6.3 Going further
The most important future observations include:
- Routine increase of the statistics of binary pulsars, especially with low radio luminosity. This
will allow one to put stronger constraints on the NS + NS merger rate as directly inferred from
the binary pulsars statistics. More indirectly, a larger sample of NS parameters in binary pulsars
would be useful for constraining the range of parameters of scenarios of formation for double
NSs and, hence, a better understanding their origin (see, for example, a recent attempt of such
an analysis in ).
- Discovery of a possible NS + BH binary. Measurements of its parameters would be crucial for
models of formation and evolution of BHs in binary systems in general. Current estimates of
the number of such binaries in the Galaxy, obtained by the population synthesis method, range
from one per several thousand ordinary pulsars [230, 222] to much smaller values of about
0.1 – 1% of the number of double NSs in the Galactic disk .
- Search for unusual observational manifestations of relativistic binaries (e.g., among some new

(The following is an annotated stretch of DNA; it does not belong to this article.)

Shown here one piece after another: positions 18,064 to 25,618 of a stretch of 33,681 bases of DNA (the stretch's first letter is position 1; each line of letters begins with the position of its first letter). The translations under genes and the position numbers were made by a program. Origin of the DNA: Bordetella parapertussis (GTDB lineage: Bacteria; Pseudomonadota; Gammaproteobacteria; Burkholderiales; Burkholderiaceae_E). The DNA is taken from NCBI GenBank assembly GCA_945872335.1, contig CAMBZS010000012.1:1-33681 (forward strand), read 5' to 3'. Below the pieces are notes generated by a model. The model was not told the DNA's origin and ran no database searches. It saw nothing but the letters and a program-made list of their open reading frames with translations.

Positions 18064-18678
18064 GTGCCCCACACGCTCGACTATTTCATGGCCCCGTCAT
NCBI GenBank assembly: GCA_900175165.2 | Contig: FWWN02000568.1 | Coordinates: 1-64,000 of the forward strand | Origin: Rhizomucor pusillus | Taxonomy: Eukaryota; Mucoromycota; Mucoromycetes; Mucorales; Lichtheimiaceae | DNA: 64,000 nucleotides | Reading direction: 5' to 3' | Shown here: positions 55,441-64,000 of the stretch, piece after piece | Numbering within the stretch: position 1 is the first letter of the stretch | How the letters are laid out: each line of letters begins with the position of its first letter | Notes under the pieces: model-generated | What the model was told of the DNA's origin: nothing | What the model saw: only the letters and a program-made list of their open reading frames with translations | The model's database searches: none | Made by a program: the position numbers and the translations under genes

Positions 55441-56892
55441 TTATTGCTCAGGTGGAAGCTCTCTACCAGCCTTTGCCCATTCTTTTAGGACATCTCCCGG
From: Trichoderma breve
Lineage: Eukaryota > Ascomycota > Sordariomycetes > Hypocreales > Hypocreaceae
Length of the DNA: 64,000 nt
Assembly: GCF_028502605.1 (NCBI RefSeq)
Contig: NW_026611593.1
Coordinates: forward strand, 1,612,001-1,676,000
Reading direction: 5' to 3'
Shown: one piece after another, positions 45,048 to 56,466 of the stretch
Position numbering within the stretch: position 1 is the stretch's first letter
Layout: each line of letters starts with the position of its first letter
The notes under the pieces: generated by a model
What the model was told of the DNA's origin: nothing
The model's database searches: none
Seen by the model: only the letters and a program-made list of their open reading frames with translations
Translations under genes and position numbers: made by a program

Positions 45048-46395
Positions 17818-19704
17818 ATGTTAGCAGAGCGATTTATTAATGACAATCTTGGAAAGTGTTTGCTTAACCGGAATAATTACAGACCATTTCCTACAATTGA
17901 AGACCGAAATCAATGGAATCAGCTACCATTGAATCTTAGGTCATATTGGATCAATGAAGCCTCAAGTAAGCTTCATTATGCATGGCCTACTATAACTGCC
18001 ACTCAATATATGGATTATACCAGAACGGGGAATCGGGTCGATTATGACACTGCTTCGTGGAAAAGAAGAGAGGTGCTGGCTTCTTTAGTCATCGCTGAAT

radio transient sources like GCRT J1745–3009, firm identifications with
some GRBs, etc.)
- Improving the estimates of binary merger rate limits from data taken by GW detectors.
The most important theoretical issues include:
- Stellar physics: post-helium burning evolution of massive stars, supernova explosion mechanism,
masses of compact stars formed in the collapse, mechanism(s) of kick velocity imparted to
nascent compact remnants (neutron stars and black holes), stellar winds from hydrogen- and
- Binary evolution: treatment of the common envelope stage, magnetic braking for low-mass
binaries, observational constraints on the initial distributions of orbital parameters of binary
stars (masses, semimajor axes, eccentricities).
- Last but not least, it is very important to improve our knowledge of such “traditional” topics
of stellar astronomy as the fraction of binary stars among the total population, distributions
of binary stars over separations of components, and their mass ratios.